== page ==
Forty-eight per cent of executives at large Canadian companies said employees have attempted to defraud their organization, according to a recent study.
TORONTO—Forty-eight per cent of executives at large Canadian companies said employees have attempted to defraud their organization, while only 35 per cent of mid-sized company execs said they faced internal fraud issues, according to a recent study.
Regardless of company size, employees who attempt fraud were very likely to be caught, according to the findings of a SAS/Leger Marketing survey of more than 1,000 Canadian executives conducted earlier this year.
Only four per cent of executives at large companies said employees who committed fraud escaped being caught, whereas 10 per cent of those fraudsters at mid-sized companies eluded detection.
More than two-thirds of the fraudsters were tracked down after the fraud occurred (74 per cent and 69 per cent respectively for large and mid-sized companies).
In approximately one in six cases (14 per cent at large companies, 16 per cent at mid-sized) the company identified the fraud attempt and stopped it before it could occur.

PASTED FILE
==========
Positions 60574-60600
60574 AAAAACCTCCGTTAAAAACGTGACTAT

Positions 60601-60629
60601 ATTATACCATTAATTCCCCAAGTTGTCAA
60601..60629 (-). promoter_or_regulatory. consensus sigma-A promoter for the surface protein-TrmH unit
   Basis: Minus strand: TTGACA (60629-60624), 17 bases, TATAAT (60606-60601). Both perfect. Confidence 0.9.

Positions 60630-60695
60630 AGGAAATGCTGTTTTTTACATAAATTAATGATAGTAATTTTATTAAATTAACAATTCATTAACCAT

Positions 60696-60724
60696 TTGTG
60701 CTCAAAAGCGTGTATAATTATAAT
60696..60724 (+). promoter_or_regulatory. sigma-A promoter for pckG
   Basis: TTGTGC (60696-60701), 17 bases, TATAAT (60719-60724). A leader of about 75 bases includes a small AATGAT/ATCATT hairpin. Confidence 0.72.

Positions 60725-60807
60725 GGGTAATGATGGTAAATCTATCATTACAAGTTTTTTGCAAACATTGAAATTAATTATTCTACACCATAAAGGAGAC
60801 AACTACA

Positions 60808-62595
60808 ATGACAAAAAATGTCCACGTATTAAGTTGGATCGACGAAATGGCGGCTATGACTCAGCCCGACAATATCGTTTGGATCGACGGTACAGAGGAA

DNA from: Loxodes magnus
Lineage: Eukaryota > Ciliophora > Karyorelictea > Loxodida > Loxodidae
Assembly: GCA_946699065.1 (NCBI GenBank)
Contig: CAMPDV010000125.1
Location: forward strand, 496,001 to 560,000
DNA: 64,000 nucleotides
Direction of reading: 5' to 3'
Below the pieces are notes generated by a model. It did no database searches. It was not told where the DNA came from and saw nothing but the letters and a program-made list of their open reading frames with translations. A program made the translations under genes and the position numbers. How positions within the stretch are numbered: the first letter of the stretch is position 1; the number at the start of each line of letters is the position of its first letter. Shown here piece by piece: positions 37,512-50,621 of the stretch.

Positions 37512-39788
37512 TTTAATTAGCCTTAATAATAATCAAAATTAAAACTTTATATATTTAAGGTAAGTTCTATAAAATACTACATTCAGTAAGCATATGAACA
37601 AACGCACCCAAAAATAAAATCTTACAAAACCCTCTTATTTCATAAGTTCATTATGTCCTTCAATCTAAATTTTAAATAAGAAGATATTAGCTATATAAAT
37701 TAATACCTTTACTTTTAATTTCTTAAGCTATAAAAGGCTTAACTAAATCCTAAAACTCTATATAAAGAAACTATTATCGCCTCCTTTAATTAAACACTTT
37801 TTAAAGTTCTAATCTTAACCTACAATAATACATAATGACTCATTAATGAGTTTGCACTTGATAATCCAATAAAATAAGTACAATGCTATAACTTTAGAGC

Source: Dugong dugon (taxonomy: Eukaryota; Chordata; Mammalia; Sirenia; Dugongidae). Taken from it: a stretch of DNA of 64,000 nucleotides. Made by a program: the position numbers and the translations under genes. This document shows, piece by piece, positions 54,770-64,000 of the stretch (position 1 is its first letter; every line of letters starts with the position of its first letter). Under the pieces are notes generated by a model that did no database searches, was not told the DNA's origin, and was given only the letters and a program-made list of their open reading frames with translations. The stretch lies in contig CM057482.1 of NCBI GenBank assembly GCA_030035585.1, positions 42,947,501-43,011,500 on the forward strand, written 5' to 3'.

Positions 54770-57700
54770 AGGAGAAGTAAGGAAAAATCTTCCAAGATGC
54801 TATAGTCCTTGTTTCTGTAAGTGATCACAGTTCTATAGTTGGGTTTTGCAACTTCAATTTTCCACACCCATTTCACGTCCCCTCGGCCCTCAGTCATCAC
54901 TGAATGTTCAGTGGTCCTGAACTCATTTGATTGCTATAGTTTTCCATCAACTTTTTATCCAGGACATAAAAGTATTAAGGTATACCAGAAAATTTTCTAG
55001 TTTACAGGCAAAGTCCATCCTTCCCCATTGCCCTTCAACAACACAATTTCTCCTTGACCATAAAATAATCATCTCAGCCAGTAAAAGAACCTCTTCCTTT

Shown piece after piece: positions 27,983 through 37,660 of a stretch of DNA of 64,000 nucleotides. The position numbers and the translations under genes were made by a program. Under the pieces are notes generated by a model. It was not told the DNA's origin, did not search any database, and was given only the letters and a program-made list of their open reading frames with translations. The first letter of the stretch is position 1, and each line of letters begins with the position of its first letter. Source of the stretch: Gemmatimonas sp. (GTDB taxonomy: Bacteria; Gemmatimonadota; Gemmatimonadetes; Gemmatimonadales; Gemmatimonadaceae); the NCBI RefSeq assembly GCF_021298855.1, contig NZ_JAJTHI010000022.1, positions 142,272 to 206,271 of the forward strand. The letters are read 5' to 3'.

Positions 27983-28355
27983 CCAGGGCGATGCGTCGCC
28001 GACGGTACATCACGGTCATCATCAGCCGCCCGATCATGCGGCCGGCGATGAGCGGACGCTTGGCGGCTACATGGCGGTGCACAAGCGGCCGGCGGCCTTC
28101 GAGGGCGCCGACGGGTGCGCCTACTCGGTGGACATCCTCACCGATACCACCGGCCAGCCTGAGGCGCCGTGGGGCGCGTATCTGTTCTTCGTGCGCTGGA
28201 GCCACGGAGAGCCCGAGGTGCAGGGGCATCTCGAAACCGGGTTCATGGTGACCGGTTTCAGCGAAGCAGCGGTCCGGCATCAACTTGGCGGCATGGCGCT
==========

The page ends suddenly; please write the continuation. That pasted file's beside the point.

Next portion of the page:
“There needs to be a paradigm shift where the focus is on catching fraud before it occurs rather than tracking it down after,” said Wes Gill, Executive Lead of Enterprise Risk Management with SAS Canada.
“While diligence and perseverance help, technology is the key. Business analytic software can identify fraud as it is evolving, helping companies identify it before it has actually occurred. Would you rather round up the horses after they’ve left the barn or prevent them leaving in the first place?”
The survey also revealed:
SAS Canada develops and sells business analytics software and services, and employs 263 people across the country at its Vancouver, Calgary, Edmonton, Winnipeg, Toronto, Ottawa, Quebec City and Montréal offices.